Wednesday, September 26, 2007

Results of the Local Water Users Meeting

We (along with about 300 other local residents) attended a meeting presented by the Escalante Water Users Board. This is a group of large agricultural users who have been diligently working on a plan to stimulate water conservation and also to assist the state by developing a plan to re-purchase and retire "water rights"

Seems that the largest issue surrounding the plan offered by the Water Users is that the Utah State Engineer, who is personally and solely in charge of administering Ground Water Management Plans, feels the plan is "woefully short" of goals set forth by the State Legislature.

Basically, the state passed a Ground Water Management Law that says "The State Engineer may establish Ground Water Management Plans where necessary for conservation to reach a "safe usage level"... and that he shall consider any and all economic impact to the local water users.

The Escalante Desert Valley sits atop an aquifer who's size has yet to be fully determined. We know that in the 1950's average well water levels were around 46 feet. Today, the average well level (as determined by 11 monitored wells out of thousands) the water level is closer to 90 feet.

Since most wells are drilled to about 200 feet, no one really knows for sure how deep the aquifer really runs. No one knows for sure how long it takes for the mountain snow to re-charge this underground lake either.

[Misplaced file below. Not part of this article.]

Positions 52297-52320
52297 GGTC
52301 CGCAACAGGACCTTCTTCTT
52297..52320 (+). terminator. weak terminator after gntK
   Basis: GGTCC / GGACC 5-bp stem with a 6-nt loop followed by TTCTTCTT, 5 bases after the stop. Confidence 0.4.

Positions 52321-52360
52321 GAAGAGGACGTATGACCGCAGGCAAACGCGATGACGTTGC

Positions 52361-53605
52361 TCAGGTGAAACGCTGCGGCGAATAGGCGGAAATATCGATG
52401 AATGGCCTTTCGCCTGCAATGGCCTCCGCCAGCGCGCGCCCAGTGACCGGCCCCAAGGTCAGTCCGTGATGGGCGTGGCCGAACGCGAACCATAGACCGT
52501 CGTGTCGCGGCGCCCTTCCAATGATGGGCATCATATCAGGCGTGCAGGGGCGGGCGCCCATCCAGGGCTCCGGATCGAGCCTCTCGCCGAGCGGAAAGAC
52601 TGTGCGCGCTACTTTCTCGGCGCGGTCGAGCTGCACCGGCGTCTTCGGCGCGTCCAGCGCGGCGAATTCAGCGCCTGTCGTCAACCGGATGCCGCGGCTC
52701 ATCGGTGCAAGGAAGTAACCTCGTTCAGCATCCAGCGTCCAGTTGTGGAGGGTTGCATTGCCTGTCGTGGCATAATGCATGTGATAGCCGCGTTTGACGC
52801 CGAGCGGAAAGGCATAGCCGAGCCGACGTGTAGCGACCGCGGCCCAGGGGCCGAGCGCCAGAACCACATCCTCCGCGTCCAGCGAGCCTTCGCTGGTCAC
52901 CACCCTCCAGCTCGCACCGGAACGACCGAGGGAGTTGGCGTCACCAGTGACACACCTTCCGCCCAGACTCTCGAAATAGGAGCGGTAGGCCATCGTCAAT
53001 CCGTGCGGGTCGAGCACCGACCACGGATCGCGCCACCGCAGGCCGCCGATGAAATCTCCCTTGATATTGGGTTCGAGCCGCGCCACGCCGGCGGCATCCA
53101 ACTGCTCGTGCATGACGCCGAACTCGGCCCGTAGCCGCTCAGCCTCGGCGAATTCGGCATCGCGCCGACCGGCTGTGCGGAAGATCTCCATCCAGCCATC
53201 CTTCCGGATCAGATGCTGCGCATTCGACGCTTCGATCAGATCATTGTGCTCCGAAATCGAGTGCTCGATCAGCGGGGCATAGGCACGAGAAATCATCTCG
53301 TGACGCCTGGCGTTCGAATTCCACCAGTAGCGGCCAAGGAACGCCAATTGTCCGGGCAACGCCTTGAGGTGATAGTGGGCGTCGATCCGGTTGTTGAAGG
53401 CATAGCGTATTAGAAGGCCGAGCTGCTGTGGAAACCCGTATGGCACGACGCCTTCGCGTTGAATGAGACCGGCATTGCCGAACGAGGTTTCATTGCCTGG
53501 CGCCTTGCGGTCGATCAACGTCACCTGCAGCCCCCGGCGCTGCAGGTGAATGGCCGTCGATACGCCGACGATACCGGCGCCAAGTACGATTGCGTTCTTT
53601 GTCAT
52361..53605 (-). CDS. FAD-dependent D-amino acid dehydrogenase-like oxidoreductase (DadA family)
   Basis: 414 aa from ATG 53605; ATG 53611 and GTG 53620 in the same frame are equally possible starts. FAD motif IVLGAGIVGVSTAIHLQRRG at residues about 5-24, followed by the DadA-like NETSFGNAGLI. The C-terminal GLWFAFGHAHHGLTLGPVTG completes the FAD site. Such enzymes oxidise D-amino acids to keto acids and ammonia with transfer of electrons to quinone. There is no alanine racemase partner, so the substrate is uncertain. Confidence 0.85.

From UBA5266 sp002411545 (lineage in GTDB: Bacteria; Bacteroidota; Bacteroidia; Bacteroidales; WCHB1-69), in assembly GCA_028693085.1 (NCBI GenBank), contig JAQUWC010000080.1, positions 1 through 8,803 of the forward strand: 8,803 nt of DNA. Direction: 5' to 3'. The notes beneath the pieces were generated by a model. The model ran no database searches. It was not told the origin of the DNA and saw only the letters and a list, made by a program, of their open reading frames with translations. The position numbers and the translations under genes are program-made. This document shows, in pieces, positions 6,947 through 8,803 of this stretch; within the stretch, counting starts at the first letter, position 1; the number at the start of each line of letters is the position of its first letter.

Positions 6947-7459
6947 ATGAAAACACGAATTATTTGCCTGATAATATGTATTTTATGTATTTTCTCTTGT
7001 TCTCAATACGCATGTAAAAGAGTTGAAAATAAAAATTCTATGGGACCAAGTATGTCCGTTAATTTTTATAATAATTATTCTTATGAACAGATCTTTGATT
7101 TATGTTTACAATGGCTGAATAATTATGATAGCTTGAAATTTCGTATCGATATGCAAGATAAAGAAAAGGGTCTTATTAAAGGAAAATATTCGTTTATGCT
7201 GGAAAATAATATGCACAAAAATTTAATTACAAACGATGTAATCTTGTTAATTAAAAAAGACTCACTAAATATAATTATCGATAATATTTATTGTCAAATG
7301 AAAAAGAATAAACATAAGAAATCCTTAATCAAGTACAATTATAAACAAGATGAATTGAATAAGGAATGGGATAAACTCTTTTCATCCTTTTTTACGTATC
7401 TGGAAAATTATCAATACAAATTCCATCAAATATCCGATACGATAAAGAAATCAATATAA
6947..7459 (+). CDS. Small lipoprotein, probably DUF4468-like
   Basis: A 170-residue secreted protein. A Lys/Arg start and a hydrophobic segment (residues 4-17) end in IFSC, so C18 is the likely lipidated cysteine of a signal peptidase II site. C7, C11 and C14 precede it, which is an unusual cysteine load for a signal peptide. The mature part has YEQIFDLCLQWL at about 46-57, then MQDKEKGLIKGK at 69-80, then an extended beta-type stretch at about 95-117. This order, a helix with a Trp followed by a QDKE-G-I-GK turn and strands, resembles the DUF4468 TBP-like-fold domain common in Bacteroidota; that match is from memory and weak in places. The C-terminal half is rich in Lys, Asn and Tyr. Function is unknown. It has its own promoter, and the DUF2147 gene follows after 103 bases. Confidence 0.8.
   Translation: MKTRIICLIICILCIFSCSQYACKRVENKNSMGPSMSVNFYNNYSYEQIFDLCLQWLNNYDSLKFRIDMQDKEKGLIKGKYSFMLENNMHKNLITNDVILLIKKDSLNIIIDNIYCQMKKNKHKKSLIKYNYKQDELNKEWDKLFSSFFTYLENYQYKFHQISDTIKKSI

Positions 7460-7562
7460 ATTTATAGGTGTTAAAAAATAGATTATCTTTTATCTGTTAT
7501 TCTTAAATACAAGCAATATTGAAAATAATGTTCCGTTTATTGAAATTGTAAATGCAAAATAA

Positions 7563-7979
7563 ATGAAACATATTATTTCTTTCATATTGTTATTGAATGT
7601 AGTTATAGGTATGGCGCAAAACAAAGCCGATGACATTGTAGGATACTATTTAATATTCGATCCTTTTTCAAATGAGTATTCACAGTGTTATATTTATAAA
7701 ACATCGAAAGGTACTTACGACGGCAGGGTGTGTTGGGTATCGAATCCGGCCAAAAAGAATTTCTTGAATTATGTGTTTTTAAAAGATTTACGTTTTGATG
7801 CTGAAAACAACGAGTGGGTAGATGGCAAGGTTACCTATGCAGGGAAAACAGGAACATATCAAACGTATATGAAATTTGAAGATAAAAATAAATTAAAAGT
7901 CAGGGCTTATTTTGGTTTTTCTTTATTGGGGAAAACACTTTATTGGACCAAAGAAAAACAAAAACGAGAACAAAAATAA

Now the State Engineer would love to exercise the "easy solution" quite soon. That would be to come to "safe usage" within a matter of a few years. After all, he could say this is what he was directed to do, and he did it.

Utah law provides that water rights and the restrictions of their usage is based on "first priority" by date. For all practical purposes, to return to "safe usage" in the near future, anyone who owned water rights dated any more recently than the end of 1941 would lose the right to use water... even if it meant they'd have no domestic (culinary) water right.

That means a person's home would become immediately unfit for occupancy, and financially worthless. That would affect hundreds of homeowners throughout the valley.

For further information on this "abuse" of power by the State Engineer, check the latest article, written by Mitch Cole a resident of Beryl Junction and member of The Spectrum and Daily News Writers Group.

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Posted by Shari Thomas @ 3:46 PM

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